You see, I have long identified with the capable, bustling Martha. In fact, I have always been very uncomfortable with the Bible story which extolls Mary’s virtue. But don’t you see? I think: The meal must be made! The house cleaned! There are things to do, and Mary is not doing them.

So, I do the things. I teach the Sunday School, I co-lead the Girl Scout troop; I volunteer at school; I cook the meals; I organize the toys; I manage the schedules — all good and necessary things, for sure — but I do them to the death of Mary me. I place Martha tasks over Mary time, again and again. And, why am I surprised when there is no Mary me left to write, to reflect, to sit at Jesus’ feet?

God has been patiently revealing to stubborn me that my inherent skills and natural temperament align more with Mary, no matter how much I want to be Martha.

I wish I derived the same satisfaction from gardening that I do from chasing down a well-turned phrase.

It would make so much more sense to spend my spare time volunteering at school or church, instead of writing poetry.

It would seem only logical that I spend the money I use on hosting and domain fees for this tiny spiritual blog to help pay off our vacation instead.

And, so I hide. I hide my Mary tendencies. I take my stolen Mary moments and feel I have to wrap them in veils of productivity and practicality. Instead of talking with shining eyes about the beauty of a morning spent praying and reading and wandering ‘round my damp yard in my PJ’s taking imperfect close-up photos of raindrops on flowers, I talk about anything and everything else.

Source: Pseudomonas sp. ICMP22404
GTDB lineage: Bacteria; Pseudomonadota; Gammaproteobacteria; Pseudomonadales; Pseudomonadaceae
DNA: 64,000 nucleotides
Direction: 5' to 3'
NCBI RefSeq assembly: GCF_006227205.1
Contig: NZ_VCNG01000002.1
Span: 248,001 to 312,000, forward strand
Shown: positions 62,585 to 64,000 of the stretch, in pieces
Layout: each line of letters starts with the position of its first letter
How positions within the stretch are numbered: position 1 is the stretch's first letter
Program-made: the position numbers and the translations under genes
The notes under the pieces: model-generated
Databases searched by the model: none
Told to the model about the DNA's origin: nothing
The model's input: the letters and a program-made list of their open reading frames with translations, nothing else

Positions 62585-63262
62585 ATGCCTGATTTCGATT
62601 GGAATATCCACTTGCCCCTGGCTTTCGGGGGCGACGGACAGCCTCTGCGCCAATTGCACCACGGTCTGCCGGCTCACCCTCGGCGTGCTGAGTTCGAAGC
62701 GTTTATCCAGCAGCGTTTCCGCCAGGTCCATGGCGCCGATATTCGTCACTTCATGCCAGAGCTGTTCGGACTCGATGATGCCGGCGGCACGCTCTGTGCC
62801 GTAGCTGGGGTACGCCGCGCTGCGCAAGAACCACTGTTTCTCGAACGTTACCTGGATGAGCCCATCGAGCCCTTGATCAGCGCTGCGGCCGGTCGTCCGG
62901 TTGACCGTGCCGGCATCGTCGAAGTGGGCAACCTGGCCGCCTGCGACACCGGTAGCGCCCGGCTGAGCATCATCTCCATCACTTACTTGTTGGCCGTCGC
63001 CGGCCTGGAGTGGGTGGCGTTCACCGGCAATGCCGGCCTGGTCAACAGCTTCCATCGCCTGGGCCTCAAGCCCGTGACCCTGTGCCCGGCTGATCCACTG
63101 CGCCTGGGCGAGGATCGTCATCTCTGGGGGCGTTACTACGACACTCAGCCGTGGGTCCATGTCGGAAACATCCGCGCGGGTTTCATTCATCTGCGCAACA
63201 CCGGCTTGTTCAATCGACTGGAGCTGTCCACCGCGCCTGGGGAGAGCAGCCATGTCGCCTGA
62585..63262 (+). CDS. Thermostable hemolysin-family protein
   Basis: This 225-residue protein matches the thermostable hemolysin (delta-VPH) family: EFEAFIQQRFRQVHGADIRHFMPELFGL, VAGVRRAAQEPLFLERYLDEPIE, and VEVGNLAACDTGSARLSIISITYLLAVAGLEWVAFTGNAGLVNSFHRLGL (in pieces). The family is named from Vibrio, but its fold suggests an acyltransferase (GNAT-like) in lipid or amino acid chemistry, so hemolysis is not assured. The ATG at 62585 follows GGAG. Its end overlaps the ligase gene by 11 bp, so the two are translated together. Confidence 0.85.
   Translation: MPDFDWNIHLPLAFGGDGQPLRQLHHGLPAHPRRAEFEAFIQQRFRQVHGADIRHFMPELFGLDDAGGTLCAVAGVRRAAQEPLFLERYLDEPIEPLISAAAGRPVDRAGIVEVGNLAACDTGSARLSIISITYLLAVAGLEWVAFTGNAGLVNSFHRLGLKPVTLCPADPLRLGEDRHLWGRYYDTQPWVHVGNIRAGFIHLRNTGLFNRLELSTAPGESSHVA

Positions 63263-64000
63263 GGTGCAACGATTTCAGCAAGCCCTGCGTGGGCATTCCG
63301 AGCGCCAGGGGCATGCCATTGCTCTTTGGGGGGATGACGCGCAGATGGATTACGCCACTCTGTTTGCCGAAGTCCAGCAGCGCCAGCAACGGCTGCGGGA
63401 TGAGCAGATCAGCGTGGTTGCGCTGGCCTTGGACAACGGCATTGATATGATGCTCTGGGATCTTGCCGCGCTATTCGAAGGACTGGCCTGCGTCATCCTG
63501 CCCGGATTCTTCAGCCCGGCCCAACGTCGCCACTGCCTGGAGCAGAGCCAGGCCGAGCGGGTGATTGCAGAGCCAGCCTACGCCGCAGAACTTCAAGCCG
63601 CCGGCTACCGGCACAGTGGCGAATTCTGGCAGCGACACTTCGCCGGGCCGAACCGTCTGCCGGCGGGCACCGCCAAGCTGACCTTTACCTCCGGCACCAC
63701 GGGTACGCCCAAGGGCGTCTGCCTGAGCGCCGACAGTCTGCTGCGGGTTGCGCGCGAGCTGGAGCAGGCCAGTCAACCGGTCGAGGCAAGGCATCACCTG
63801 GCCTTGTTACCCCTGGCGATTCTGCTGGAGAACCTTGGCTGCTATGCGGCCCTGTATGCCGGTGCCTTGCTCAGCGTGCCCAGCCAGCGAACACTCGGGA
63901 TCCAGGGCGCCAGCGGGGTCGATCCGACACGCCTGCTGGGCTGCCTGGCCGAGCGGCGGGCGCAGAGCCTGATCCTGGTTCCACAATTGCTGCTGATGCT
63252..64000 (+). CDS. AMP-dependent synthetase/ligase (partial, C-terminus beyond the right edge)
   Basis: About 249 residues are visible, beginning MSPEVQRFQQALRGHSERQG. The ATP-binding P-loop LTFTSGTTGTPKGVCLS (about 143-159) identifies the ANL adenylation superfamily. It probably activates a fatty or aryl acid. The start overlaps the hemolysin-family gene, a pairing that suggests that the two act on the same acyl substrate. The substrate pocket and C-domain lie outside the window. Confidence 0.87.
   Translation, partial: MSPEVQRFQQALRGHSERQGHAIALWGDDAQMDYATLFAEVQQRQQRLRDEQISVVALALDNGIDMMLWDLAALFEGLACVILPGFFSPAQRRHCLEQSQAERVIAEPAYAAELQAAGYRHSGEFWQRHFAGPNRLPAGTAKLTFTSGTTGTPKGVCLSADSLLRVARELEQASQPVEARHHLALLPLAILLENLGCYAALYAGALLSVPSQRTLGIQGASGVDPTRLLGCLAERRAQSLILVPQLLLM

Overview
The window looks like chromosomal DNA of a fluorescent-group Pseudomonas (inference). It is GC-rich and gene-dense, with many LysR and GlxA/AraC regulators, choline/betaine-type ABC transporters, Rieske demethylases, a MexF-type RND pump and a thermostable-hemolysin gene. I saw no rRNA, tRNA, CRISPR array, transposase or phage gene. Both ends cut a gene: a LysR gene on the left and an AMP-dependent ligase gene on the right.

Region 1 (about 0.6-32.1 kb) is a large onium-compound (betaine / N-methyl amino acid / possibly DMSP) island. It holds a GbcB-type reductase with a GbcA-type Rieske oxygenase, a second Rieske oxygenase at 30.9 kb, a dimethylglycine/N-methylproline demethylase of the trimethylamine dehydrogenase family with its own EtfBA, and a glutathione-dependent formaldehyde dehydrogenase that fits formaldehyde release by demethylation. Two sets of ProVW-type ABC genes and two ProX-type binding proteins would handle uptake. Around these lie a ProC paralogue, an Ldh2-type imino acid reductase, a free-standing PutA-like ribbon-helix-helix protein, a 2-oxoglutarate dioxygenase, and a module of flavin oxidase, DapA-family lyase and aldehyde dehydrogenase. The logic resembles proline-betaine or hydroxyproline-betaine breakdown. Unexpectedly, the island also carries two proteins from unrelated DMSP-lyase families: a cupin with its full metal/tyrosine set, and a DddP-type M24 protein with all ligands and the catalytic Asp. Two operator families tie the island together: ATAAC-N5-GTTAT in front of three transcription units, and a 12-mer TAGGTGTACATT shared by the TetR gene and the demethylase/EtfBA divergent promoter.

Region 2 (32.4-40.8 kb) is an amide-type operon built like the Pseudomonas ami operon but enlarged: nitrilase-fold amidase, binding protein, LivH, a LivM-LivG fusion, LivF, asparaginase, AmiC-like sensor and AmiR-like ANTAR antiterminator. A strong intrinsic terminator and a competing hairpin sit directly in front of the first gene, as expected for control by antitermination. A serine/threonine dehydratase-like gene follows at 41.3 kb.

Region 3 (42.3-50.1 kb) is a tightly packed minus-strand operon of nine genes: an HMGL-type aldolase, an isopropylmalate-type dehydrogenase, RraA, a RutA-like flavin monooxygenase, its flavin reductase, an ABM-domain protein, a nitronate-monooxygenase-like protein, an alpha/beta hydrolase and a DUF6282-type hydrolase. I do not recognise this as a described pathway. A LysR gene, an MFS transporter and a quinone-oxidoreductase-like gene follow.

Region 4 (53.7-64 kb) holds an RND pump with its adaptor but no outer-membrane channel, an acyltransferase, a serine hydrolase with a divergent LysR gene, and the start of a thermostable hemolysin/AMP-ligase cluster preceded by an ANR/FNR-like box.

I almost never admit who I really am, what I really do. I hide behind my Martha.

****

This morning I pull out my “real” camera {vs. my phone camera} and attach a set of inexpensive metal extension tubes that allow my digital SLR to take extreme close-ups. The metal tubes can’t talk to the automatic focus, so I’m stuck with turning the ring manually to bring my subject into relief. (Unfortunately, manual focus has never been my forte.) Because my lens hovers mere millimeters from my subject, and a slight breeze can drastically change the shot, I am never quite sure what I will get.

Sometimes I get this.

hosta-blurry

Or this.

hosta-blurry-2

I end up deleting most of these largely blurry, uncomposed images.

Photographic amateur that I am, this exercise is about adventure. It’s about what the lens shows me, rather than what I plan to capture. Sometimes I am surprised; but, other times, like today, I am astounded.

This is what the camera shows me today:

hosta-upside-down-close

A tiny, inverted garden, reflected in a shivering raindrop.

Mary not Martha.

My entire world captured in stunning, miniaturized detail — beautifully, perfectly upside down.

Comments

  1. Your post gave me shivers of delight; I identify with every word. Thank-you for responding to the call of Jesus to become who you really are… the person He created you to be. (And by the way… your gift of writing is exquisite!)

  2. Exquisite images and necessary thoughts. So glad to have stumbled upon this post via Kel’s R.’s trackback today. Sending up a prayer for more Mary moments for each of us where, however imperfectly, we marry the moment.

    • Thanks for venturing over from Kel’s. I so appreciate your prayer for more Mary moments — where we give ourselves permission to slow down and intentionally seek and glorify Him — even as the very world around us overwhelms us with its Martha pressures.